The project Contested Memories: The Battle of Mount Street Bridge is a 3D (re)construction of a critical battle that took place on Wednesday, April 26, during the 1916 Irish Easter Rising. This particular contest, between the British army garrisoned in Dublin and a small group of Irish rebels, is one of the earliest well-documented
examples of battle in an urban environment. As it exists today, the project has much
of the necessary infrastructure to create a digital scholarly edition. The 3D computer
reconstruction is fully realized. There also exists a great deal of annotation and supplementary reference material, but at present, these are exhibited alongside the virtual world as opposed to being integrated into it as one would expect of a textual-based electronic edition. This edition would be representative of projects that combine 3D models with more traditional digital editions and would thus allow the cooperative to explore the potential for both hybrid and fully 3D publications.

Click here for more information about the project.

Neolithic House

Costas Papadopoulos | Maastricht University

This project focuses on a (re)construction of the Greek Neolithic site, Koutroulou Magoula, dating from the first two centuries of the 6th millennium BCE. Koutroulou Magoula is an extremely well-preserved, architecturally elaborate site, with houses, open areas, pasture land, and a range of substantial, probably communal works, such as terraces and perimeter ditches. The focus of this edition would be ‘Building 1,’ the first complete structure revealed in the settlement. This building, which has already been fully modeled in 3D, demonstrates use of space and everyday activities in a representative domestic structure. It is the intent of this edition to use the 3D model as a text that explores surviving archaeological evidence and interpretations. This project would harness this disparate material, typically extracted and published as traditional monographs, to create a fully annotated 3D Edition, exploring spatial and temporal elements of the site including the replacement of objects found around the site in what might be their original locations. Papadopoulos is in discussion with Cotsen Press for the publication of this project as an article-length edition.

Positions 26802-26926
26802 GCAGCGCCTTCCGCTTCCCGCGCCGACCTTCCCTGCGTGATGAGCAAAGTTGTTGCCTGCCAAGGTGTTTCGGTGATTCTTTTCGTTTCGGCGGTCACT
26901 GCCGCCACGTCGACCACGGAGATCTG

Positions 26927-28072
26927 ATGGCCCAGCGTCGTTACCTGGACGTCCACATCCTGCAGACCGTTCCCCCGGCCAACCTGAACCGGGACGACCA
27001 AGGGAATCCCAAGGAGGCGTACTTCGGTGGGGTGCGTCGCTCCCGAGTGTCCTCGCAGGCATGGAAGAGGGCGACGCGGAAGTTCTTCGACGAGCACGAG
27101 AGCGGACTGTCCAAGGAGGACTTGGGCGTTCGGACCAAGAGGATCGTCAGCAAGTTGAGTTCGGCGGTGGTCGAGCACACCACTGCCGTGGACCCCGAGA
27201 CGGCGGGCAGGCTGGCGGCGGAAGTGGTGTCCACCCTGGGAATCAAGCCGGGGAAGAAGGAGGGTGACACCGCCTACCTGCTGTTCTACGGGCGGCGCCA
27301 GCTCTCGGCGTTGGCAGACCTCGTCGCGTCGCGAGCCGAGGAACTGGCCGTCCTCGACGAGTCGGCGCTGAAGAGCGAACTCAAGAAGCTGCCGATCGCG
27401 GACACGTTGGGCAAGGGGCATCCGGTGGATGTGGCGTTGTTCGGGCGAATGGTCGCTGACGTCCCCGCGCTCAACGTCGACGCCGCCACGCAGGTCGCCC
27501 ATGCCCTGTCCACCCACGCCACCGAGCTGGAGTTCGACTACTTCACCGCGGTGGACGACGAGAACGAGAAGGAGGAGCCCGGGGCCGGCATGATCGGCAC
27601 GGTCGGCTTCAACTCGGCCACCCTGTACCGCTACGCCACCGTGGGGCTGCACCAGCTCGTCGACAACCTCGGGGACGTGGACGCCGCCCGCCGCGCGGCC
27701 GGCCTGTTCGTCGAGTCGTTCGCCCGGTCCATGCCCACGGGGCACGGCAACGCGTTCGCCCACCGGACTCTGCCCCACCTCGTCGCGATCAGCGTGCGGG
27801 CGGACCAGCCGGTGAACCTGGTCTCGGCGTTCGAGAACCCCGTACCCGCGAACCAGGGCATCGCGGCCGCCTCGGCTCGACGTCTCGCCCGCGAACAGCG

World’s Columbian Exposition of 1893

Lisa M. Snyder | University of California, Los Angeles

The World’s Columbian Exposition project was launched in 1997 as a testbed for research on the educational applications of interactive computer technologies and an exploration of alternative forms of instructional technology for architectural history courses. The fair itself included well over 400 individual buildings and covered over 680 acres between the main fairgrounds in Jackson Park and the area devoted to concessions and amusements in the Midway Plaisance. The importance of this type of reconstruction cannot be overstated — while there is a significant amount of published material about the exposition, our modern understanding of the fair is based solely on textual descriptions and static images. As such, it is difficult to appreciate the scale of the enterprise; the relationships of the buildings, one to the next; and to build a holistic understanding of the fair. Therefore, a key requirement of the project from the start was to provide an interactive approximation of the spatial experience of the exposition with as much detail as possible so as to engender prolonged engagement with the modeled environment. Coupled with VSim, the NEH-funded open-source software developed at UCLA for interfacing with academically generated 3D models, the Columbian Exposition project can be used for both teacher-centered presentations and student-centered assignments and learning activities.

Click here for more information about the project.
Click here for more information about VSim.